Students Take Flight With Alumni

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Cadets in the Air Force Reserve Officer Training Corps at East Carolina University recently got a chance to experience the thrill of flight firsthand with some help from alumni.

Pilots in the Civil Air Patrol, some of whom graduated from ECU, let students take the controls on guided flights from Pitt-Greenville Airport one weekend in November.

The Civil Air Patrol is an official auxiliary of the U.S. Air Force, staffed by civilian volunteers who assist with search and rescue missions, natural disaster relief and damage assessment, and more. The CAP also works to develop youth and educate citizens about air and space power. Because CAP pilots are volunteers, they often host incentive flights for the Air Force to save costs.

Twenty-two cadets from ROTC Detachment 600 at ECU and also Detachment 595 at North Carolina State University flew with three active duty Air Force pilots and two retired Air Force officers who also volunteer as civilian pilots in the CAP.

“They get to feel what it’s like to fly a plane and listen to air traffic control; they get a glimpse into the world of aviation,” said Air Force Col. (Ret.) Thomas Shubert ’74. “The mission objective for the flights was to enhance the Air Force ROTC cadets’ knowledge of aviation, discuss opportunities in the Air Force, and establish mentorship with participating aircrew.”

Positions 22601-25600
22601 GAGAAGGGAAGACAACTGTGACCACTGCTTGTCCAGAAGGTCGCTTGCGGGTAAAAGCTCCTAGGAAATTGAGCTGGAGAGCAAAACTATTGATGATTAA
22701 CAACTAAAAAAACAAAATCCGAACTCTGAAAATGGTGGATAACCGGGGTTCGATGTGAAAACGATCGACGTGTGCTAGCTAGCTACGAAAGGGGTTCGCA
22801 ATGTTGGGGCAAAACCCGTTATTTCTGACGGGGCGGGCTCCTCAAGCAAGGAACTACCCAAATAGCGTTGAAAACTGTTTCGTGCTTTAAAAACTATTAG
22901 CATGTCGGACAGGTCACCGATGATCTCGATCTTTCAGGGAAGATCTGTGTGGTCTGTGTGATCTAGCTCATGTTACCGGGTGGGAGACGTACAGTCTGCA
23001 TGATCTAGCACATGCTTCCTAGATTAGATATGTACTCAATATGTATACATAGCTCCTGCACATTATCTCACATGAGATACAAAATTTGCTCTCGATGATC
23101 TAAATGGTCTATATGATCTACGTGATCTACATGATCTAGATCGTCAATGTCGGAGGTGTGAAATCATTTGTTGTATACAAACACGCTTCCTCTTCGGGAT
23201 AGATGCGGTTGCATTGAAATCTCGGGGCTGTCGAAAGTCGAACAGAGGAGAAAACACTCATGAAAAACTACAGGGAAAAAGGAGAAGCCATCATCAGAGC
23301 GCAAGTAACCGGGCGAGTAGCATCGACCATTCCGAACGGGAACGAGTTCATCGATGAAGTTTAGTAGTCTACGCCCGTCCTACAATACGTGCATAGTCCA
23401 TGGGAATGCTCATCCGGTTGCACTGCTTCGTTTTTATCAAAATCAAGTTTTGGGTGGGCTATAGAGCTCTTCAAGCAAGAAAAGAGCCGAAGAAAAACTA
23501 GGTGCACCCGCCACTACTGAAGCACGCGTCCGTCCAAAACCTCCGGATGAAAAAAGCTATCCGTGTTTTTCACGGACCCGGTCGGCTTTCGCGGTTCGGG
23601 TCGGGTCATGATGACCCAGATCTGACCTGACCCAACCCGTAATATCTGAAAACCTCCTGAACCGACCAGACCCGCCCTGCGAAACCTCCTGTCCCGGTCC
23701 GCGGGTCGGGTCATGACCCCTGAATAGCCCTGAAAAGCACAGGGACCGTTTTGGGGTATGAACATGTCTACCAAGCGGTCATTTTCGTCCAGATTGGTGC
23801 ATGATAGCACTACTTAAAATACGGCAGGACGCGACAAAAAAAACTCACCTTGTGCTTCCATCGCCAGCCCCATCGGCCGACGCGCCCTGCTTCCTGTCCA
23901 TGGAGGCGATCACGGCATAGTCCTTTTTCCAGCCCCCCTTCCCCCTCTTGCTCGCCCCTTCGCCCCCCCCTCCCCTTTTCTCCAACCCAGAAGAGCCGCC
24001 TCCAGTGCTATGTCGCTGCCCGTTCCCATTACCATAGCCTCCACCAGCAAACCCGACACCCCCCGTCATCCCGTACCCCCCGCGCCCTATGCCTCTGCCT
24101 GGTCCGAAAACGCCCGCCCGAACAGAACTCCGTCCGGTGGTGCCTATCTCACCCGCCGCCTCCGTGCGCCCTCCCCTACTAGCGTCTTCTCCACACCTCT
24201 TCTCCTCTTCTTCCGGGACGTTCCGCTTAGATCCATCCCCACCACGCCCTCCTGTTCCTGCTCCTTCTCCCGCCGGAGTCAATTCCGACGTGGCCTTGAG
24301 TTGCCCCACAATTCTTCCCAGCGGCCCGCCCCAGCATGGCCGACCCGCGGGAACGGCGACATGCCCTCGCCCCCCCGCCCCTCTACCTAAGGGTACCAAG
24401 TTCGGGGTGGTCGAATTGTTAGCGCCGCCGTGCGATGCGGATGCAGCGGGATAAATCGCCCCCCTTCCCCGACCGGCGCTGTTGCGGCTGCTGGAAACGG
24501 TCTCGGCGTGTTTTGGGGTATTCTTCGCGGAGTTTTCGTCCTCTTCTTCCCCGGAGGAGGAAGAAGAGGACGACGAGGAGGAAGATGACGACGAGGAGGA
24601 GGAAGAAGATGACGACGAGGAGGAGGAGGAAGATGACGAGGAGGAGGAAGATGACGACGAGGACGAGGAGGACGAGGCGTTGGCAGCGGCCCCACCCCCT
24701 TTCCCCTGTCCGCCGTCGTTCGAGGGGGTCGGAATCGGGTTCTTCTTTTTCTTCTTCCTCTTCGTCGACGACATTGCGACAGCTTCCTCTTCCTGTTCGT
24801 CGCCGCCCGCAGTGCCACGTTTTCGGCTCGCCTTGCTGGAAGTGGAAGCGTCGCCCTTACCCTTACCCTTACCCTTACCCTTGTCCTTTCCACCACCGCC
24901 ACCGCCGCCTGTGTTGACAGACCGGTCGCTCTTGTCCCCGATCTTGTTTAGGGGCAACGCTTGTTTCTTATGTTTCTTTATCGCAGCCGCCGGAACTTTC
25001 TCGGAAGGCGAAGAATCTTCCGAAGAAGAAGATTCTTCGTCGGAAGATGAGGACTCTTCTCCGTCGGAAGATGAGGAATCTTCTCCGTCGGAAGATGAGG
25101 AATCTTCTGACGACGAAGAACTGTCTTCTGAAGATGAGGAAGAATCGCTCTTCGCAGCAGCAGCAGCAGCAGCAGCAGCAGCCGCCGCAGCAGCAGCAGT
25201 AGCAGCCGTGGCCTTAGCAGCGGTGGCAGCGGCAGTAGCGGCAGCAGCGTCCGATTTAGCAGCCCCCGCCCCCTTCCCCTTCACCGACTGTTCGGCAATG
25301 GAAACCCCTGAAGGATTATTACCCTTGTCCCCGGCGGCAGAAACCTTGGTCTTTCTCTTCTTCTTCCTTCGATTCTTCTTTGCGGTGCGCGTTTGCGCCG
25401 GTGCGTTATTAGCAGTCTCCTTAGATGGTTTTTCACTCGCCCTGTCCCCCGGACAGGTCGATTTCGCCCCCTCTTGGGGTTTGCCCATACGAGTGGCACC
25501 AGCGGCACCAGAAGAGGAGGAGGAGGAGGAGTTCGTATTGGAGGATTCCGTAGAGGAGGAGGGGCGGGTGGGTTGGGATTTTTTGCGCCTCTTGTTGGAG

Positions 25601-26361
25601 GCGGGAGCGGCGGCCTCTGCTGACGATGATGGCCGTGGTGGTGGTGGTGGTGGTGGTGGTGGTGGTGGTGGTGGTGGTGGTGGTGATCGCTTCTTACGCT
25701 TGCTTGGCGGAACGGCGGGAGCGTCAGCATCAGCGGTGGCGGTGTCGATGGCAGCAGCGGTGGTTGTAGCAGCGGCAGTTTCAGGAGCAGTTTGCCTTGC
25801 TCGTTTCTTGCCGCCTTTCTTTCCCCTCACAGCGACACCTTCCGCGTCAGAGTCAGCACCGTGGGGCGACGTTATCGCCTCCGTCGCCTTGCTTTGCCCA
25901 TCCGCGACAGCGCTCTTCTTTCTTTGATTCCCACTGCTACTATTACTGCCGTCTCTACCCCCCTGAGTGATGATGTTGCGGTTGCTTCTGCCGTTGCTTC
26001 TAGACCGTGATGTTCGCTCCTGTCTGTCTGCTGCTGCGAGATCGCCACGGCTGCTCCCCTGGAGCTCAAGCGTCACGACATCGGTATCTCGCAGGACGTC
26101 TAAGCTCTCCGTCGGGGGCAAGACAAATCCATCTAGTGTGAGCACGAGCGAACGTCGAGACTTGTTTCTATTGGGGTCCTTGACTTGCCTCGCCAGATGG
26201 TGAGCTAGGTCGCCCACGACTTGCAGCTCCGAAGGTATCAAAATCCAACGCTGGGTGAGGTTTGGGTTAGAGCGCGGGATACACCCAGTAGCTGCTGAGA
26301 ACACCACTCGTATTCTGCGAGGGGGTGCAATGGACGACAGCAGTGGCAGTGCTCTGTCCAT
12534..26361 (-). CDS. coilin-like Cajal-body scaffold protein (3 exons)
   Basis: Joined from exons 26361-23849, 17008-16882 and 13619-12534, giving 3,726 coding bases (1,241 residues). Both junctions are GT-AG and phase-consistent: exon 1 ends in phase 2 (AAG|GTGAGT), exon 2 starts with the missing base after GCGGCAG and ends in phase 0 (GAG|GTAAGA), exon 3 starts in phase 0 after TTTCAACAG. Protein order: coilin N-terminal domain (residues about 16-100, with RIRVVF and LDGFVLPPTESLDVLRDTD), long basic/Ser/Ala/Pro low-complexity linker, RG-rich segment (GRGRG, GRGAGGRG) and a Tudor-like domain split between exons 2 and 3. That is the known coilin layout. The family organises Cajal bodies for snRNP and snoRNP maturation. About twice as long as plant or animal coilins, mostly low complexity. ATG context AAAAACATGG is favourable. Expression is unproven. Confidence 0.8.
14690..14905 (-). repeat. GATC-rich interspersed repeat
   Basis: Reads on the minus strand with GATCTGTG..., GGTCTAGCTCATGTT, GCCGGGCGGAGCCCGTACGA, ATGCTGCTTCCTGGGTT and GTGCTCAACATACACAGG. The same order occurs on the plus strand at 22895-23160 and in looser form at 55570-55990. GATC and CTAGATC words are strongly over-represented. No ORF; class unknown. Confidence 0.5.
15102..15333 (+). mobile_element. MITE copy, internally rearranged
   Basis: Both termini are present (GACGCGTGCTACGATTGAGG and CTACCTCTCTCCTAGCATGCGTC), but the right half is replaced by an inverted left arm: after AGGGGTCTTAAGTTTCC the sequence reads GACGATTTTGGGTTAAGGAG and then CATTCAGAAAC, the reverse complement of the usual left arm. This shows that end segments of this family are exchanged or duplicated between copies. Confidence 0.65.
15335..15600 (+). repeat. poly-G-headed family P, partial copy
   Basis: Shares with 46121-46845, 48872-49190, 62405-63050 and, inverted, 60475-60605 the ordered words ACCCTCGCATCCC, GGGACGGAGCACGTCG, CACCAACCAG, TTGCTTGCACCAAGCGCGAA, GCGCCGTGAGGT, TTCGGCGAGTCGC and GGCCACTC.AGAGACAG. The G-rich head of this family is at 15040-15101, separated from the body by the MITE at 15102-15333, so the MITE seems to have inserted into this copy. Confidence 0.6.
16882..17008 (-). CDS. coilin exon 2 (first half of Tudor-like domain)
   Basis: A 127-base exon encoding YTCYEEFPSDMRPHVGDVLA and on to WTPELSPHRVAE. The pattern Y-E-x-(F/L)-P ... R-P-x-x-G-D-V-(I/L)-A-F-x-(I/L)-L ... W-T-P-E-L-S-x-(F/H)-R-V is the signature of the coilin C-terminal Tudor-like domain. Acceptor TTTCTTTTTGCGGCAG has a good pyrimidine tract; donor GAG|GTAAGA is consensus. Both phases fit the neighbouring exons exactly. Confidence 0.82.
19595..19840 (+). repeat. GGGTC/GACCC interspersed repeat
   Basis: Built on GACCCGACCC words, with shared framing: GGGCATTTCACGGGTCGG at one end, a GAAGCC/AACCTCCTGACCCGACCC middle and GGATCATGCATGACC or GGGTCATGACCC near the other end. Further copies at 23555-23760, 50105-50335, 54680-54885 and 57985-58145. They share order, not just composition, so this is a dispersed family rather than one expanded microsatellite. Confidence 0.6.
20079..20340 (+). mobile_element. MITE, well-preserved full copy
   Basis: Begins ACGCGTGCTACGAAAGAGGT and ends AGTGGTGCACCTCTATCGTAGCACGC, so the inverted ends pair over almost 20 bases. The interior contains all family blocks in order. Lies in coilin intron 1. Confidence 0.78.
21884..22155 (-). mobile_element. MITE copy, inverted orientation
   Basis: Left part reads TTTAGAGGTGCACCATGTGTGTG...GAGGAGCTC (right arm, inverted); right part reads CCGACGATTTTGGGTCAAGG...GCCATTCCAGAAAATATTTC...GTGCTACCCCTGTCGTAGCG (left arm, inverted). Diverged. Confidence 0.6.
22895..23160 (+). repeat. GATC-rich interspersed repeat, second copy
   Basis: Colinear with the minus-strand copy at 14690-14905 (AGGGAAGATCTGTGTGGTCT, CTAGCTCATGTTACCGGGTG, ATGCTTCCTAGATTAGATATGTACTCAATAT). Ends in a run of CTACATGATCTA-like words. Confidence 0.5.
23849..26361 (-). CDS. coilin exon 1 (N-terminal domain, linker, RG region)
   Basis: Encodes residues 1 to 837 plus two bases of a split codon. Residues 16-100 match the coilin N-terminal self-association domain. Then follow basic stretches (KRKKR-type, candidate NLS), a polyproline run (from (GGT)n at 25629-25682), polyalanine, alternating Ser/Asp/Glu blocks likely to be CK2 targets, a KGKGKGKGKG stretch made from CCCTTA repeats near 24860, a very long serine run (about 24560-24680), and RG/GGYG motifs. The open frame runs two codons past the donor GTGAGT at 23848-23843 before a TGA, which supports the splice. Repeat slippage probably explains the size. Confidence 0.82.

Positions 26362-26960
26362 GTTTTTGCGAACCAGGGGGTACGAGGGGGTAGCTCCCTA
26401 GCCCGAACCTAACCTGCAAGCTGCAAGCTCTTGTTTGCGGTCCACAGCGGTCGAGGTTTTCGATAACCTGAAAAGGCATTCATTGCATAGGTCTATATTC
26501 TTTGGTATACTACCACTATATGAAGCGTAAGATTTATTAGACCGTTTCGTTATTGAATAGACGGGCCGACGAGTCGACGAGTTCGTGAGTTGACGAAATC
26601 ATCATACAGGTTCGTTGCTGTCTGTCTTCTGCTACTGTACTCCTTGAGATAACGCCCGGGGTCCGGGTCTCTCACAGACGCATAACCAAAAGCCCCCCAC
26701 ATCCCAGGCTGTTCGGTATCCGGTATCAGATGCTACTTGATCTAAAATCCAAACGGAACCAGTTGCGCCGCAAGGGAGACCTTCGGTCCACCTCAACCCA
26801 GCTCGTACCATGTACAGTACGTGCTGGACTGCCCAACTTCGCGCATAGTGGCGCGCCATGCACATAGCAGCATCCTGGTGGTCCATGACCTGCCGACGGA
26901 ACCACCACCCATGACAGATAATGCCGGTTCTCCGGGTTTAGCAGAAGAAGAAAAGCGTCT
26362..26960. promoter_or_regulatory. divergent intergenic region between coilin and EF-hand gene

“This was an amazing experience and made me question why I had not considered a career as a pilot,” said Brittany Talbot, a senior from Garner, NC majoring in public health.

Talbot said she enjoyed getting to talk to other Air Force personnel and ECU alumni.

“It was amazing to be able to ‘pick their brains’ if you will about their experiences in the Air Force. As a prospective officer candidate, it made me even more excited to start my career,” she said. “I learned that just because you are given one job in the Air Force that doesn’t stop the endless possibilities that continue after you get out. One of the officers had just gotten out and is now pursuing a career in the medical field, which is my ultimate goal. From this experience I was about to get his information in hopes that he could give me tips in the future that would help me reach that goal.”

The look on the students’ faces said it all, according to Shubert. “It’s all about lighting a spark and showing them what it means to fly. We were able to expose them to things they normally wouldn’t be. And the alumni got a chance to be involved with students. You can’t put a price tag on this experience.”

Afterward, Shubert hosted a dinner for the cadets at Parker’s Barbecue.

By Jackie Drake

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